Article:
Happy as a man could naturally be

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John Martyn, one of England’s greatest songwriters, has died at the age of 60.

I was seriously saddened yesterday to hear of the death of John Martyn, one of our greatest lyricists, a fabulous guitarist, and with that weird voice that had its own built-in echo.

I only got to see Martyn live once, and he was rubbish, LOL. He was going through a God-bothering phase, and wouldn’t have a live drummer either, so his legendary ability to improvise was severely curtailed by his use of a drum machine. 

But the albums – oh heavens, it’s a trip through my most formative college years. The first I heard was Solid Air, courtesy of a dancer friend Buzz. It was a cassette tape, the sound rather crappy and wobbly. But it is part of that student life, curled together on the sofa in the dark, smoking joints and listening to words like "you curl around me, like a fern in the spring. Lie down here, let me sing the things you bring and we can go down easy…"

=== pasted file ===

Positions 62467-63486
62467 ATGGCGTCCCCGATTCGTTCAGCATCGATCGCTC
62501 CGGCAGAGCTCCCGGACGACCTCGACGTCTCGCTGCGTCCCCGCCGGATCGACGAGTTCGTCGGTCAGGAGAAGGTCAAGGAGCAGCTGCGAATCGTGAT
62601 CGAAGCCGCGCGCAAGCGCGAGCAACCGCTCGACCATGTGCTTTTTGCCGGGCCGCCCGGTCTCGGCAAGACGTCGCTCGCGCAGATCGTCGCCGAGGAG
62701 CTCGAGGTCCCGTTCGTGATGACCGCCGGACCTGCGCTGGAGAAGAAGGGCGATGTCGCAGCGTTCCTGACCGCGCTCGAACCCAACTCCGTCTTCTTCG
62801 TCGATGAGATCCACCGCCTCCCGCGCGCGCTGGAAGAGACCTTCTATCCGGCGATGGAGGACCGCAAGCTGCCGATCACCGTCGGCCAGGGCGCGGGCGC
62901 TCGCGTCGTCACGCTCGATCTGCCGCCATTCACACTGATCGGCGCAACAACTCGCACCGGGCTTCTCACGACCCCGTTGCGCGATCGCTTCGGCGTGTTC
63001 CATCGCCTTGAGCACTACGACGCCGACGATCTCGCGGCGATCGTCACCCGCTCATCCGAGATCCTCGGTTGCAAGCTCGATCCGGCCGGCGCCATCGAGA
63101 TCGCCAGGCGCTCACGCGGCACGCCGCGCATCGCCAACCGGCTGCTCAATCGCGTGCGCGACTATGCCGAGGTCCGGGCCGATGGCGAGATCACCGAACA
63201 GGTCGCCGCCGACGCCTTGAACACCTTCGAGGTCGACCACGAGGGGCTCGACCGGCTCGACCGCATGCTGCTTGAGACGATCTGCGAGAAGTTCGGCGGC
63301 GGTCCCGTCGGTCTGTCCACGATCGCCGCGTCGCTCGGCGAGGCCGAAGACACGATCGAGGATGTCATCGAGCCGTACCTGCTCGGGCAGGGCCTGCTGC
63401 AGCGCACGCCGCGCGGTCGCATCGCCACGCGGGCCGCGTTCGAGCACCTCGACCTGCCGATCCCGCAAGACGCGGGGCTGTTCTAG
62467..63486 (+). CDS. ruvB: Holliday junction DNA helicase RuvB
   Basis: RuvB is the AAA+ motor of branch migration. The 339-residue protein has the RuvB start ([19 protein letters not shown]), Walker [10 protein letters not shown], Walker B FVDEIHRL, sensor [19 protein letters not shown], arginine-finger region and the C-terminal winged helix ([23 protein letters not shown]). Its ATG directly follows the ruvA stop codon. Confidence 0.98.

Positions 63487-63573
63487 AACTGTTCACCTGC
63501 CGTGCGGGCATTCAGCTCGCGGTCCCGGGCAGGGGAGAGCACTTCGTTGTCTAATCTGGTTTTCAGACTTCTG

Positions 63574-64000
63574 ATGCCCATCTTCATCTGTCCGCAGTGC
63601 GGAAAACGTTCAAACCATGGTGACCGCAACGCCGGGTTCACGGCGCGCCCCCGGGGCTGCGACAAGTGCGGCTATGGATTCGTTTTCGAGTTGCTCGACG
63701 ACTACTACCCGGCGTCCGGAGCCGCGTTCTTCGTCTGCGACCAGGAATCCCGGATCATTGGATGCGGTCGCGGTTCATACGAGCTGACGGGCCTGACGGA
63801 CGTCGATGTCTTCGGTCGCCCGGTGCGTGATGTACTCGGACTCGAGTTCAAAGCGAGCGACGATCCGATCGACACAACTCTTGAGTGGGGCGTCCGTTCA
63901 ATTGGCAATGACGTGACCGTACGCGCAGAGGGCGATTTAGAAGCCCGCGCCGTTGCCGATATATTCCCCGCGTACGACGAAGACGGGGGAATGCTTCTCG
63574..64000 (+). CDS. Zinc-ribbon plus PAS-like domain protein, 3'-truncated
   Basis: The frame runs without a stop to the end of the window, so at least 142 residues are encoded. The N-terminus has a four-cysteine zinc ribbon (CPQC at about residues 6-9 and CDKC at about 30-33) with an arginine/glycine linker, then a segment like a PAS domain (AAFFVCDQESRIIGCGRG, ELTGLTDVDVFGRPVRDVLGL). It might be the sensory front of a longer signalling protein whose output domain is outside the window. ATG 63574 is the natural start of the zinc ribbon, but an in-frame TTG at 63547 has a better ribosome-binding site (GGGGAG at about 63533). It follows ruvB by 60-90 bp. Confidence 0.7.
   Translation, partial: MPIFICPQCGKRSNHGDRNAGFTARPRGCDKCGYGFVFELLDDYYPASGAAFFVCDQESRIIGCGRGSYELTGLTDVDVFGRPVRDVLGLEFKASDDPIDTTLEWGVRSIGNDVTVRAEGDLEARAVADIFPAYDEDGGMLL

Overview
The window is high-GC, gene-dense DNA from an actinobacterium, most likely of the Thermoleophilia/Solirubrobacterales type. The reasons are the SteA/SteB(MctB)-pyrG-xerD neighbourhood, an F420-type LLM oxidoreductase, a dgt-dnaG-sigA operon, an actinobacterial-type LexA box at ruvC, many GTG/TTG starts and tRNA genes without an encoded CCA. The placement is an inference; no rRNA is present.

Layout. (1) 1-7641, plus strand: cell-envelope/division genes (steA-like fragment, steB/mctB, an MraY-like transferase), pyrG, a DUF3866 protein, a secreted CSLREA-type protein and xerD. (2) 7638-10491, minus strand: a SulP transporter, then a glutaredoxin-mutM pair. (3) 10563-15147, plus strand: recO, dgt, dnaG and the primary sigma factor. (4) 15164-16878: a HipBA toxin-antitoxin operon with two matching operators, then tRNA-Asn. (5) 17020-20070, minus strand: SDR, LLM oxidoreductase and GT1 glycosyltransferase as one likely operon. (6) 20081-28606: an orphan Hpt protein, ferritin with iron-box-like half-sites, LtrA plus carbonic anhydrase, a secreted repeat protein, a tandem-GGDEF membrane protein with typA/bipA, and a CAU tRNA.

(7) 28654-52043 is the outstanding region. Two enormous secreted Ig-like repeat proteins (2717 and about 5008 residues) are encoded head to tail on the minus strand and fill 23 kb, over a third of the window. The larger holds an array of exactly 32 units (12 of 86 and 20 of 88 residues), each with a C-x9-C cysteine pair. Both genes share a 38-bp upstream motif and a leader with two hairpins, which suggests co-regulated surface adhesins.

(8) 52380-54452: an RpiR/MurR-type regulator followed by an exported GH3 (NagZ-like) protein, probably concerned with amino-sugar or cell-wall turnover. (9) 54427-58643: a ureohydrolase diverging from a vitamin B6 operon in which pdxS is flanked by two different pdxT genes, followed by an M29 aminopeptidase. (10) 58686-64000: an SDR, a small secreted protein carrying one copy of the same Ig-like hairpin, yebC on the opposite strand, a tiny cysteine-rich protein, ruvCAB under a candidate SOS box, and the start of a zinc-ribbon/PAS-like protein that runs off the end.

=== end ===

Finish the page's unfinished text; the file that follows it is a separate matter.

Grace and Danger followed, and Glorious Fool and Well-Kept Secret, each one a journey of discovery. 

A year later, my boyfriend and I borrowed Long-Haired Pete’s LP of Road to Ruin and taped it from Marjan’s record player onto an equally rubbish cassette tape. It was the only copy I had for many years, but finally replaced it on CD only last year, delighted to hear again Tree Green, New Day and Parcels, all of which sit in the car, instantly taking me back 25 years. It remains my favourite album, for all its youthful raw edges and Beverley Martin’s out-of-tune voice.

Martyn was apparently hell to live with. A terrible drunk and a drugs user, he lost a leg to his habit and was probably lucky to live to be 60. He was unrecognisable at the end, when he was drinking four bottles of Scotch a night. But his friends seem to have cut him an immense amount of slack because of his sheer talent. 

His fate was perhaps that of all super-sensitive people who need narcotics to dull the edge of life, but without the booze perhaps he never would have written at all. 

And every day’s just a joy to hold

The needle’s new, but the patterns are old

How do you make a game like that?

How do you make it real? 


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